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Caring about someone with an alcohol problem is difficult. It’s especially challenging when you’re in a romantic relationship.
It’s not always easy to know if your significant other has alcohol use disorder (AUD). Many people have clouded judgment when it comes to their partners.
Men who consume 15 or more drinks per week or about 2 drinks per day are considered to have AUD. Additionally, regular binge drinking is an indication of alcoholism.
However, you might not know exactly how much your significant other drinks. Their drinking behavior might be inconsistent.
You might suspect something is wrong but are reluctant to admit the severity of the problem. You may not want to put the relationship at risk or deal with what it means to love an alcoholic.
If you suspect your significant other has a drinking problem, an objective assessment of the situation can help.
Some of the behavioral signs of AUD include:
Many people dating someone with a drinking problem notice their significant other changes when drinking.
Your boyfriend might be a kind, considerate man when he’s sober but behaves aggressively or abusively when he consumes alcohol.
However, communication can be difficult, even when he’s not drinking. People with AUD are typically reluctant to discuss their situation. This is especially true if they feel guilty about how they act when they drink.
Alcohol changes brain chemistry. It’s common for people with AUD to seem completely different when drunk.
Men tend to misuse alcohol more often than women. This means people in relationships with men find themselves making excuses for their partners.
Further, more men have undiagnosed mental health problems than women. In many cases, these disorders increase the risk of or exacerbate existing problems with alcoholism.
AUD has a significant impact on relationships, especially intimate ones.
For many couples, alcoholism is the problem that ends their relationship.
Some of the most common problems people experience when in a relationship with an alcoholic include:
Confronting your boyfriend about his drinking is one of the first steps to building a healthier, sober relationship.
Despite the benefits that come from confrontation, the idea of discussing alcohol use can feel daunting.
No matter when you choose to bring up the topic, do so when your boyfriend is sober and both of you’re free of distractions.
These tips can help you take the best approach to this important discussion about alcohol addiction:
There are several things you can do if your boyfriend is open to receiving help for alcohol abuse.
There is nothing you can do for your significant other if he won’t accept help. Your only option might be to end the relationship.
It’s important to remember that the only thing you can control is your own choices.
If your boyfriend won’t accept your help or enter substance use treatment then you can’t help him. You can only help yourself.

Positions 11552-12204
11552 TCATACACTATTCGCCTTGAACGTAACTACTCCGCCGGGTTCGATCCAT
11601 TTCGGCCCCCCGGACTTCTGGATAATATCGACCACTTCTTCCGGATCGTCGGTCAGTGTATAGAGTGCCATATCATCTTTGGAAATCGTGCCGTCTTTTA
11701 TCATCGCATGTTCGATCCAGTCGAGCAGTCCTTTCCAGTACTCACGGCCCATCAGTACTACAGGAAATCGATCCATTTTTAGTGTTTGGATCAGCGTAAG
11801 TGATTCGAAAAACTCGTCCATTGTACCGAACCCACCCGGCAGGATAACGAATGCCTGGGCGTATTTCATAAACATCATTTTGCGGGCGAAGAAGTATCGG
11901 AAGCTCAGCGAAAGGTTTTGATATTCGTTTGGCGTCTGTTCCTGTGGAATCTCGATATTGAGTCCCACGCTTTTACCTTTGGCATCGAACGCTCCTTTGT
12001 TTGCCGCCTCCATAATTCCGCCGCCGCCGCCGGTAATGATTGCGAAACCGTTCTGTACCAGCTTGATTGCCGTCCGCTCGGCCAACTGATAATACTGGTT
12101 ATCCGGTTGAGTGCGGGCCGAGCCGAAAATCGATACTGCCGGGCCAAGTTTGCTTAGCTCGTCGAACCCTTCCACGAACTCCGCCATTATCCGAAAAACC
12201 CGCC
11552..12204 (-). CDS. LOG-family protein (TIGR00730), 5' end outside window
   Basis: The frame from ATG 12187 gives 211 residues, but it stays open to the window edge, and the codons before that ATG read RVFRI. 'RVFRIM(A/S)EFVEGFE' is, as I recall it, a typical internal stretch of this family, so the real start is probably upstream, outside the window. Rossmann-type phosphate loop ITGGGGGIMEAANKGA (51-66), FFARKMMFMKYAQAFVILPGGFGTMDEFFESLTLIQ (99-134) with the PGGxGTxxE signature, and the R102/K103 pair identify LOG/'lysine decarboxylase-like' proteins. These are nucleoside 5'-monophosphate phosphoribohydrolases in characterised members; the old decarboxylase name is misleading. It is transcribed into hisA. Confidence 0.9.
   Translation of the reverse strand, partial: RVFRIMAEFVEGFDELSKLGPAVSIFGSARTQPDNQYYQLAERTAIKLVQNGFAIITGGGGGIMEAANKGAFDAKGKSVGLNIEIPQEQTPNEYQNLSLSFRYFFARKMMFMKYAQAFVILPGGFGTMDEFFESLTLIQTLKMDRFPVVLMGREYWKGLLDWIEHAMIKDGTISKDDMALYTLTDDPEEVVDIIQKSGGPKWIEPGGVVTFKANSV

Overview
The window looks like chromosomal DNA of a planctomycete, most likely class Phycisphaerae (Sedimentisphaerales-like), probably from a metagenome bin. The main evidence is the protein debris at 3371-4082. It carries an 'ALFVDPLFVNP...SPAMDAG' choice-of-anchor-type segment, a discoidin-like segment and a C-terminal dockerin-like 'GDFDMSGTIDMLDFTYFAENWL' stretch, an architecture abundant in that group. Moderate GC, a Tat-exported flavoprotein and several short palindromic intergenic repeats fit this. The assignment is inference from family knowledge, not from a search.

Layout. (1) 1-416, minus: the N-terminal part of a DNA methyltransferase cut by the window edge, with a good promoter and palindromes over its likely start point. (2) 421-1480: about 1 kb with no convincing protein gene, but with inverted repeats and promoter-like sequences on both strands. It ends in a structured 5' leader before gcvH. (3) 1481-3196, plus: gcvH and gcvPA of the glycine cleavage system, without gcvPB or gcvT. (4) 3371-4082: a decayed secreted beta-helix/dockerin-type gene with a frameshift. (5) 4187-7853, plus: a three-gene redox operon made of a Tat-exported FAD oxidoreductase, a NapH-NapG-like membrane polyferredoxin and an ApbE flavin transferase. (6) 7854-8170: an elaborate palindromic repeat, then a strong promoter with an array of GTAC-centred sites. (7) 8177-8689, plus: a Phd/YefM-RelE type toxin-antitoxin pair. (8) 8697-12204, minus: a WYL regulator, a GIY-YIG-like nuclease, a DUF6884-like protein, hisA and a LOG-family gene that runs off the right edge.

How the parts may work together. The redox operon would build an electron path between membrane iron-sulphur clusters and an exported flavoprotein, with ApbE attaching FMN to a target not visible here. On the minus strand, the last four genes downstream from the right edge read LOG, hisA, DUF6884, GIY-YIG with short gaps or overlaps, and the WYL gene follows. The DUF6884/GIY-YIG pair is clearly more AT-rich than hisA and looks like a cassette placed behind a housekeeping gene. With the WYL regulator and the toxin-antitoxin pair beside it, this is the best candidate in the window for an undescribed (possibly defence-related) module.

Unfortunately, physical and sexual abuse are common components of relationships that involve alcoholism. If you are in immediate physical danger, get out of the situation and/or contact law enforcement.
There are also several things you can do to help yourself if you choose to remain in the relationship.
Most people find that they must stop drinking alcohol if they are involved with someone with AUD. Even if you do not have a problem with addiction, sober living is a great way to support your partner.
This avoids triggering your partner to use alcohol. It also breaks old patterns of drinking with him.
It’s important to build a strong support system for yourself. This includes both professional and personal support. Ideas that might help include:
One of the biggest challenges in relationships that involve AUD is establishing healthy boundaries. The more you do to achieve this the better it is for you and your partner.
There is no guarantee a relationship with someone with AUD will be successful and fulfilling, even if you do everything you can to make it so.
For many people, there comes a time when they must leave their alcoholic partner. Timing is different for everyone, and only you can determine what is right in your situation.
Signs it might be time to leave include:
Sometimes the decision to leave is based on several factors.
A partner of an alcoholic might just decide he or she has had enough. They might feel emotionally exhausted and believe that ending the relationship is their only option.
It’s important to get the professional support needed to move on from a relationship with someone with AUD. Just because leaving your partner is the right decision for you doesn’t mean it’s easy.
Therapy can help you grieve the relationship and rebuild your life.
However, it’s far more likely to be successful if your partner is in recovery.
Someone with AUD is never cured. They manage their disorder and choose to live soberly every day.
When you are involved with a partner committed to sober living, even if relapse occurs, it’s possible to have a healthy relationship with an alcoholic.
Just as you can have a relationship with someone with depression or anxiety or a physical health disorder, you can do the same with someone with AUD. But this doesn’t mean it won’t be challenging.
The best thing you can do if you want to sustain a romantic relationship with someone with AUD is to learn how to support them. You can do this by seeking therapy individually and by building a strong support system of your own.
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